Mowing Reed in Norfolk

At the end of January Phil and I travelled to the winter meeting of the Scythe Association (SABI). This year the meeting was hosted by Richard Brown in Norfolk. As well as attending to the business of the Scythe Association the group spent two enjoyable sessions mowing in the wetland nature reserve that Richard helps manage.View over The Saltings
Called “The Saltings”, the approximately 8 hectare reserve is dominated by common reed. Areas of reed are cut annually to maintain a diversity of age and cover and therefore a diversity of habitat. While some areas are cut in rotation at intervals of several years, the area we helped cut is mown annually using scythes.

Attaching bow 1Simple willow cradleAttaching bow 2Before we went out to mow we all equipped our scythes with a simple willow or hazel cradle. The reed is very tall and the bow is needed to catch and carry the tall reed as it is cut and deposit it in a neat windrow to the left of the mower.

With a strong ditch type blade the stiff reed was very enjoyable to cut and the group soon cleared a sizeable area. It was great to have the opportunity to do a couple of good mowing sessions so early in the year, and with good company too.
Mowing Reed in NorfolkMowing reedSharpening in the reedsReed cutting - progress

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2 Responses to Mowing Reed in Norfolk

  1. Dafydd Cheung says:

    That does sound an interesting way to start the year and in a beautiful south-eastern area. Does the fitting of the bow and subsequent removal have an adverse effect on the snath’s longevity?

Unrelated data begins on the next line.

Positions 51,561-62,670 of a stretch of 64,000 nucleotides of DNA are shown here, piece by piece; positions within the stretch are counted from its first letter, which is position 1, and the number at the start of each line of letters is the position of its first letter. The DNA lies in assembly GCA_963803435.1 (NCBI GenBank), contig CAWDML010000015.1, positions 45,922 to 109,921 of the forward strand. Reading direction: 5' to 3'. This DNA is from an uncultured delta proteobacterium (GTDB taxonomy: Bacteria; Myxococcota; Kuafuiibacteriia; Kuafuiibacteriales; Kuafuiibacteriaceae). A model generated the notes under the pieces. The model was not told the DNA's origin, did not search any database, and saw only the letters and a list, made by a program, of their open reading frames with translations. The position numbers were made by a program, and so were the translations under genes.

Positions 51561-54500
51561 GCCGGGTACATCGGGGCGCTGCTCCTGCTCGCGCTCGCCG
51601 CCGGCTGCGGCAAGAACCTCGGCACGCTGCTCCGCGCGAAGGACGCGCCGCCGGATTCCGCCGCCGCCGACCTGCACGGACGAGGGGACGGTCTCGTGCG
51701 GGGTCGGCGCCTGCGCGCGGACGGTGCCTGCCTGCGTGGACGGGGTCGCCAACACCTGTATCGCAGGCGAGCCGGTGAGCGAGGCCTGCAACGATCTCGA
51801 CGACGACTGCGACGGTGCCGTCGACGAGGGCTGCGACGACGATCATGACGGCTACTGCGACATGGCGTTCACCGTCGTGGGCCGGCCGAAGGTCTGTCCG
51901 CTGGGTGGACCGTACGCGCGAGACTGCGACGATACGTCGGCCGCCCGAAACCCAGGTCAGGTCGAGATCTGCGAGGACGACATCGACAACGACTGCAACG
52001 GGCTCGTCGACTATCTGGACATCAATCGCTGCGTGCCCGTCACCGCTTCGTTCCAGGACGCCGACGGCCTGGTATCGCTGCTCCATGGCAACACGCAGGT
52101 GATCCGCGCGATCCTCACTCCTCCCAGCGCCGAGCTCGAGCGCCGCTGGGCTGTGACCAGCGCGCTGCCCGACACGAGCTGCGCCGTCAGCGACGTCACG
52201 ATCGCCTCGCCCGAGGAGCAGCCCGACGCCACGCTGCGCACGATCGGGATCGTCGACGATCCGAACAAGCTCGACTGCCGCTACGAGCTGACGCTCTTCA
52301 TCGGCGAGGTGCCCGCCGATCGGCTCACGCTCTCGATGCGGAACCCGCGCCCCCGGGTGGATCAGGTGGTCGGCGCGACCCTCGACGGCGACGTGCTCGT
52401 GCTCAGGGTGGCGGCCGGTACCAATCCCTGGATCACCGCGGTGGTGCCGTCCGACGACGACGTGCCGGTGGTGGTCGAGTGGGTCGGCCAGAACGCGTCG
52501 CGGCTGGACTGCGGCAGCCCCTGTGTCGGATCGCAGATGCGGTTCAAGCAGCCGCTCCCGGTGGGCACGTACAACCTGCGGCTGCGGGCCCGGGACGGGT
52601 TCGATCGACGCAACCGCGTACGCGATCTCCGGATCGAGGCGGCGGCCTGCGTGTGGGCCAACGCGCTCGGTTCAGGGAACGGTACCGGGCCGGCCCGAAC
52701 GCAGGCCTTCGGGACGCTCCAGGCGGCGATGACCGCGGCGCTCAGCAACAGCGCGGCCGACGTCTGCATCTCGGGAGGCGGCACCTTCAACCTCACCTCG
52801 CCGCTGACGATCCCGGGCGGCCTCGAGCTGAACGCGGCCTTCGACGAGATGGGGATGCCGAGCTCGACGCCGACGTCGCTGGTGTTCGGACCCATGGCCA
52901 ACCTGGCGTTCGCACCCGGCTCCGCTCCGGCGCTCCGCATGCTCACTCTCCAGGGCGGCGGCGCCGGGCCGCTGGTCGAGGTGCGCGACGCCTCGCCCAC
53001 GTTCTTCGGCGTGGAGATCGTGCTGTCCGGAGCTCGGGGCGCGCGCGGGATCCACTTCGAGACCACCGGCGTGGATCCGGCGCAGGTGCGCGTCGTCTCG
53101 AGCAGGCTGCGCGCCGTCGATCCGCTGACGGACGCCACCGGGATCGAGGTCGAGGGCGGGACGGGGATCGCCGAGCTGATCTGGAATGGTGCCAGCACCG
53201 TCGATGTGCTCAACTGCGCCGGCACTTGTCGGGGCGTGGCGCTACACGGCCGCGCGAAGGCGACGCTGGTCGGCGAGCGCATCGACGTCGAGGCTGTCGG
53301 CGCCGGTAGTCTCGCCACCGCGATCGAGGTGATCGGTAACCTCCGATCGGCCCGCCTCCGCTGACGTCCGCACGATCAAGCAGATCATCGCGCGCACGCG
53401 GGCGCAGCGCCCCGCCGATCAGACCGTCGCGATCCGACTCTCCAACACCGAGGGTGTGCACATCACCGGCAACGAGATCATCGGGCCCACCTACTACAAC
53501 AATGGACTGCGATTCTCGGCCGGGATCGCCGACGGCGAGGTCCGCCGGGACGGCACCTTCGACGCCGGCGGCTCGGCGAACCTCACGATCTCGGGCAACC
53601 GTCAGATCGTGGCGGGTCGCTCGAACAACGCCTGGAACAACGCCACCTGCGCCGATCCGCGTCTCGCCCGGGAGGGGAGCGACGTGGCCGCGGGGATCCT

• scythecymru says:

      No, I don’t think the bow will have any effect on the snath.

      The bow is attached to an L shaped bracket at the bottom, which simply slips in the clamp between the blade and the snath and is held in place by tightening the clamp. You do need to watch that you do not adversely effect the relationship of the blade to the snath though, eg by putting the bracket to one side in the clamp, which can rotate the angle of the blade tang in relation to the snath (“side wedging”) and effect how it then mows.

      The top is tied on, using existing holes and fixing on the snath, tarred string holds the knots well and makes it easy to get tight and then subsequently remove.

      With the set up we used there are no extra holes or permanent fixings added to the snath it’s self. I guess the bow might put some extra strain on the snath, our experience so far is that the bow is more likely to break if put under too much stress rather then effecting the snath.

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